Please visit the National Bison Association at for details and more up-to-date events. If you have a bison event coming up that’s not listed, please send the details to and the NBA will post the event on its website at no charge.

Francie M Berg

Author of the Buffalo Tales &Trails blog

GTSS, NBA Winter Conference Rescheduled to Rapid City

GTSS, NBA Winter Conference Rescheduled to Rapid City


Meeting in special session in October, the National Bison Association Board of Directors approved committee recommendations to reschedule both the Gold Trophy Show & Sale, and the association’s Winter Conference until February 19 – 20, 2021.

Both events to be held in conjunction with the Dakota Territory Buffalo Association’s annual meeting and sale in Rapid City, SD.

In a unanimous vote, the board determined that the annual GTSS would be held at the Rapid City fairgrounds, in conjunction with DTBA’s performance tested yearling heifer auction. Under the agreement developed by the NBA and DTBA, GTSS animals would be transported to the fairgrounds on February 18th, and judged on February 19th

The NBA event will not include any yearling female entries in order not to conflict with DTBA’s performance-tested Girlz Going Wild yearling heifer sale. Animals from the NBA and DTBA will be housed at the Rapid City fairgrounds, but will be sold through a virtual, live-streamed video auction event. 

The NBA board also agreed to adopt a Memorandum of Understanding (MOU) with the DTBA to hold a two-day conference on February 19 and 20 at the Ramkota hotel in Rapid City.

The abbreviated conference will include virtual streaming for members who want to participate, but who do not want to attend in person.

The MOU specifies how each organization will share in the expenses and revenue from that meeting. The MOU had been recommended for approval by the NBA Winter Conference Planning Committee.

Following discussion on the issue, the board adopted a motion “to move forward with the Winter Conference Committees recommendation, and approve the Memorandum of Understanding, and that the NBA and its leadership implement appropriate steps to protect the health and safety of attendees.”

Look for details on both events to be announced in the coming weeks.

Francie M Berg

Author of the Buffalo Tales &Trails blog

Virtual Bison Learning Webinar replaces NBA Summer Conference

Virtual Bison Learning Webinar replaces NBA Summer Conference

The National Bison Association kicked off its inaugural webinar series—in lieu of its postponed 2020 Summer Conference—and now has all three sessions ready for review, free to members only.

The first day of the seminar focuses on the bison marketplace in the age of COVID-19. Eight presenters shared their thoughts on the challenges and opportunities presented by outlets such as Farmer’s Markets, restaurants, grocery stores, food trucks and the internet. People are interested in local foods and increasingly want to buy bison meat, they said. Consumers want to know where their food is coming from and who is producing it.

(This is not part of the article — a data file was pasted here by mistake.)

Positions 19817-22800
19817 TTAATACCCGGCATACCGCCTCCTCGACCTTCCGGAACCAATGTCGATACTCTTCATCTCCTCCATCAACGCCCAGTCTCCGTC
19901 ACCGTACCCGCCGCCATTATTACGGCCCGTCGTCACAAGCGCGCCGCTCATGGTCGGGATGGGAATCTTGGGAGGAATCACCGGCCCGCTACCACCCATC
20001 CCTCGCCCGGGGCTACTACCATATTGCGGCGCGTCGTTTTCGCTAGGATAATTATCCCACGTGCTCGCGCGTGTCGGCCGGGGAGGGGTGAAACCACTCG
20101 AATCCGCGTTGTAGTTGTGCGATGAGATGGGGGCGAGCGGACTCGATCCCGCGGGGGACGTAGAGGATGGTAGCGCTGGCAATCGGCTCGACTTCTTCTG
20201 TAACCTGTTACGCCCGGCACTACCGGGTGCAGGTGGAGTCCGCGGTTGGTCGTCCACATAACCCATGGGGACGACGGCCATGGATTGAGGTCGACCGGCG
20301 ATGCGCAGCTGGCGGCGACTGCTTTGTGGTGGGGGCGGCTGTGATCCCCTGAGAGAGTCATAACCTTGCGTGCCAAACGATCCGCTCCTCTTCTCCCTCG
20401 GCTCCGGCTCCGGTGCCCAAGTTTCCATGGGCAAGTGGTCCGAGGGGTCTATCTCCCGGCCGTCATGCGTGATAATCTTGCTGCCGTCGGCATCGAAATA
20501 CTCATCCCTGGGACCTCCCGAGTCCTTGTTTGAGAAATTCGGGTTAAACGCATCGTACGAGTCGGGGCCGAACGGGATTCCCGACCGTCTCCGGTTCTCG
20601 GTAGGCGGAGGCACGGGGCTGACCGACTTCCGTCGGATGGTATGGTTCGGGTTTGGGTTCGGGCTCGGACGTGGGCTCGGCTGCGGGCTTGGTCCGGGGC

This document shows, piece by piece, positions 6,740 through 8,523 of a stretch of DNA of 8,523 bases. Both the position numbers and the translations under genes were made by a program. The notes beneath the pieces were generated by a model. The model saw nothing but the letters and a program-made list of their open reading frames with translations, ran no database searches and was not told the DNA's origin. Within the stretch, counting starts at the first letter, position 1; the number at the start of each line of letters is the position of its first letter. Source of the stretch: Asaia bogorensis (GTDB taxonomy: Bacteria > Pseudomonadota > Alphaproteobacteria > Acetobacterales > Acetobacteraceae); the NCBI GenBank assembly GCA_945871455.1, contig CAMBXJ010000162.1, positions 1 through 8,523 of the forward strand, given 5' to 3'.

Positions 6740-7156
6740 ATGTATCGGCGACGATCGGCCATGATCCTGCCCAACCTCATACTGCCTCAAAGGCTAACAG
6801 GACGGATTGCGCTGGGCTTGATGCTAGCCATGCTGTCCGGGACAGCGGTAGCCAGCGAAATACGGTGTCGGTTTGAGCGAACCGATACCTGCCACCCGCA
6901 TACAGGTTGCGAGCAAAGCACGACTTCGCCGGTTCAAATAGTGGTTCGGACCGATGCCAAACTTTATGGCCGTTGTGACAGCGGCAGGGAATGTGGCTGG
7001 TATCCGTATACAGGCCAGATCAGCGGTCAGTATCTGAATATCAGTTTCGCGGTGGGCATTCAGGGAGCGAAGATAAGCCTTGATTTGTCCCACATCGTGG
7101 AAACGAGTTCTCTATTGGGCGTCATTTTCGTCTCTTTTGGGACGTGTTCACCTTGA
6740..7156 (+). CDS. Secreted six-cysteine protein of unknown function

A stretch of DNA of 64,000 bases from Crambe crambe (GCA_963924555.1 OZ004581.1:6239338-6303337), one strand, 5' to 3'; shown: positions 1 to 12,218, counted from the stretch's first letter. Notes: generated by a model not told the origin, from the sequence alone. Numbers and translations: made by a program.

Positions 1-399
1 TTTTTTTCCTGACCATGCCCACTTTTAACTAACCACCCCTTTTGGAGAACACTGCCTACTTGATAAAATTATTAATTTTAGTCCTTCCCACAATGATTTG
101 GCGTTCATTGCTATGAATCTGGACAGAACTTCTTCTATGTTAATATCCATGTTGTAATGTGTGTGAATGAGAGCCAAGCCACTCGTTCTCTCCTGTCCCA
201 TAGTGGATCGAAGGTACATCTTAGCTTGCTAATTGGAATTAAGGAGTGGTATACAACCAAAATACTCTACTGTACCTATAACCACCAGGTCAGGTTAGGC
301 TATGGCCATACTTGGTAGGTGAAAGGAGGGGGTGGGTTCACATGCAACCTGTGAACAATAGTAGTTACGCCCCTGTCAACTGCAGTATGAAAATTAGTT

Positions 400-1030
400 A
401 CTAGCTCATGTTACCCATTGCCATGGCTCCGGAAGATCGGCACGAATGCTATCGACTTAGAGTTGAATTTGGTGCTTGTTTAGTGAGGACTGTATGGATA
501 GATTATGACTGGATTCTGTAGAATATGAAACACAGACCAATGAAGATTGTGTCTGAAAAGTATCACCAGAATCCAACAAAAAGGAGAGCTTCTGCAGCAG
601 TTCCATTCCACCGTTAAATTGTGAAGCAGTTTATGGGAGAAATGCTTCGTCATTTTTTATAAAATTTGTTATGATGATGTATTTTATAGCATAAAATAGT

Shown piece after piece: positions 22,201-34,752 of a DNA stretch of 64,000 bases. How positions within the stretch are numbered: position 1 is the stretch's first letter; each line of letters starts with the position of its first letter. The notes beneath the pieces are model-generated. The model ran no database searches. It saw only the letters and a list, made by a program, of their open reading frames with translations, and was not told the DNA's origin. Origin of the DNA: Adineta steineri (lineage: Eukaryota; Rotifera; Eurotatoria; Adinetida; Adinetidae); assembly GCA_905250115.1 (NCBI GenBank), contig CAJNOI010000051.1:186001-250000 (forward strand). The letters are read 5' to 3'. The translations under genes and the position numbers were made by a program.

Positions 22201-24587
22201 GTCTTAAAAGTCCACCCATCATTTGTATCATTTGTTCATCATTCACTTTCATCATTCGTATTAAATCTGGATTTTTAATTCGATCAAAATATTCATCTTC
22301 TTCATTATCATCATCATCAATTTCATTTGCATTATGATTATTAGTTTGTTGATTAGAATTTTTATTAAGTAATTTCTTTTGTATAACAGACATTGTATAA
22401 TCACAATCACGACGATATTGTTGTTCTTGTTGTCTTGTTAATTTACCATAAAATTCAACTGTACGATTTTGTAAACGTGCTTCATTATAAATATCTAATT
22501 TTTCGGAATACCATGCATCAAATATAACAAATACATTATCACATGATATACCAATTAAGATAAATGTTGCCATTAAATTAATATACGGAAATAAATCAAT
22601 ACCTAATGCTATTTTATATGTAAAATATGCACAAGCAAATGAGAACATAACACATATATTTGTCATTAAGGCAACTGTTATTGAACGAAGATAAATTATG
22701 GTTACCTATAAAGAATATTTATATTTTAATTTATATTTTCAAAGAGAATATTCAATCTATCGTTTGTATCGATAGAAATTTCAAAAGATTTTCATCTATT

The second day was filled with information from experienced ranchers on bison management, regenerative soils, production and conservation. Day 3 of NBA’s Virtual Learning seminar provided information from a number of young ranchers on how they got started and are growing their bison herds.

The three webinars, sponsored by Turner Bison Exchange, the 777 Bison Ranch and AgriPrime, are archived in the member’s area of in the Conference Presentation section, where members can view past NBA conference presentations in addition to these.

“Thanks to our sponsors and excellent speakers for sharing their time and expertise, who made this foray into remote learning a huge success!” says NBA Director Dave Carter and Jim Matheson, Assistant Director.

“While we would obviously prefer to meet in person, we hope we were able to exhibit our education and outreach efforts to NBA members who may have not attended a NBA conference before, and hope to see you all in person sooner than later!”

From the National Bison Association,; contact, (303) 292-2833.

Francie M Berg

Author of the Buffalo Tales &Trails blog

NBA 2021 Winter Conference—Cancelled

NBA 2021 Winter Conference—Cancelled

NOTICE: NBA 2021 Winter Conference Will Not Take Place in Denver in January – Please stay tuned while we determine the best option for our membership.

“Gold trophy, and our annual meeting are important events, not only for the NBA, but for the bison business,” said Donnis Baggett, president of the National Bison Association.

“The board is working to develop plans in which we can meet these needs safely, while providing an opportunity for members to connect this winter.”

For more information contact Jim Matheson at, or (303) 292-2833,

Bison Show and Sale was planned for Jan 20-23, 2021

  • 1/20 – 1/23/2021 – National Bison Winter Conference—Denver, CO
  • 1/23/2021 – NBA Gold Trophy Show and Sale—Denver.

The National Bison Association recently announced that the National Bison Winter Conference would take place in Denver, Colorado, Jan. 20 to 23, 2021, and at the same time, NBA’s Gold Trophy Show and Sale (GTSS) would be held.

The Gold Trophy (GTSS) is considered the premier bison auction in the US. For nearly 40 years, bison producers have brought their best bison stock to Denver’s National Western Stock Show to show and sell their animals.

“The mission of the Gold Trophy Show and Sale is to create an environment where producers can compete to establish the value of their bison in the current marketplace,” according to the NBA news release.

“The sale features high quality, judged breeding stock as well as top-notch production animals that are sure to perform back at the ranch.

“The GTSS also features its popular Market Class auction, in which the public can come and bid on top quality, all natural bison carcasses to be processed into packaged meat to your specifications.”









Francie M Berg

Author of the Buffalo Tales &Trails blog